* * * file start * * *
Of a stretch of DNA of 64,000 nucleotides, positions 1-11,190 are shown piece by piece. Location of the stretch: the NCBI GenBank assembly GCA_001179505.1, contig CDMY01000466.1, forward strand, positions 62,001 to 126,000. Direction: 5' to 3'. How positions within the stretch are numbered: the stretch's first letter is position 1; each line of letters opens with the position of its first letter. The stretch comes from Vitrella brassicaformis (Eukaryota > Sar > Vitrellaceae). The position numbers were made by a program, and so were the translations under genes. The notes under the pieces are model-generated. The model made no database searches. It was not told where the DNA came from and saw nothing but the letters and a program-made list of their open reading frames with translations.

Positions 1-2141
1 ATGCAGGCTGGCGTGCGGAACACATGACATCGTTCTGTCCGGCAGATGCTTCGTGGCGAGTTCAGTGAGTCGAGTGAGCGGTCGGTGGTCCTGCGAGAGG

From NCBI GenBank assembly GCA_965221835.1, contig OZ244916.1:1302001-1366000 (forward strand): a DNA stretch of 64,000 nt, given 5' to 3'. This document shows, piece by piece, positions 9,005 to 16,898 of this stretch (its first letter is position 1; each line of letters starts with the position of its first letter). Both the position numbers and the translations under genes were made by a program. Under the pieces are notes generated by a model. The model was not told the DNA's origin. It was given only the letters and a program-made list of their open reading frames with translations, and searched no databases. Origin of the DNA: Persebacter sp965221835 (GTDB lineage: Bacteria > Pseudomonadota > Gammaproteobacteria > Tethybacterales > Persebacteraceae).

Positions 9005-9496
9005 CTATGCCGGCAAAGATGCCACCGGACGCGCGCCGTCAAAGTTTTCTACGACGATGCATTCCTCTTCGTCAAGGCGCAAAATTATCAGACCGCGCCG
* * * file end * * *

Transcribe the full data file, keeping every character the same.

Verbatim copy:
Of a stretch of DNA of 64,000 nucleotides, positions 1-11,190 are shown piece by piece. Location of the stretch: the NCBI GenBank assembly GCA_001179505.1, contig CDMY01000466.1, forward strand, positions 62,001 to 126,000. Direction: 5' to 3'. How positions within the stretch are numbered: the stretch's first letter is position 1; each line of letters opens with the position of its first letter. The stretch comes from Vitrella brassicaformis (Eukaryota > Sar > Vitrellaceae). The position numbers were made by a program, and so were the translations under genes. The notes under the pieces are model-generated. The model made no database searches. It was not told where the DNA came from and saw nothing but the letters and a program-made list of their open reading frames with translations.

Positions 1-2141
1 ATGCAGGCTGGCGTGCGGAACACATGACATCGTTCTGTCCGGCAGATGCTTCGTGGCGAGTTCAGTGAGTCGAGTGAGCGGTCGGTGGTCCTGCGAGAGG

From NCBI GenBank assembly GCA_965221835.1, contig OZ244916.1:1302001-1366000 (forward strand): a DNA stretch of 64,000 nt, given 5' to 3'. This document shows, piece by piece, positions 9,005 to 16,898 of this stretch (its first letter is position 1; each line of letters starts with the position of its first letter). Both the position numbers and the translations under genes were made by a program. Under the pieces are notes generated by a model. The model was not told the DNA's origin. It was given only the letters and a program-made list of their open reading frames with translations, and searched no databases. Origin of the DNA: Persebacter sp965221835 (GTDB lineage: Bacteria > Pseudomonadota > Gammaproteobacteria > Tethybacterales > Persebacteraceae).

Positions 9005-9496
9005 CTATGCCGGCAAAGATGCCACCGGACGCGCGCCGTCAAAGTTTTCTACGACGATGCATTCCTCTTCGTCAAGGCGCAAAATTATCAGACCGCGCCG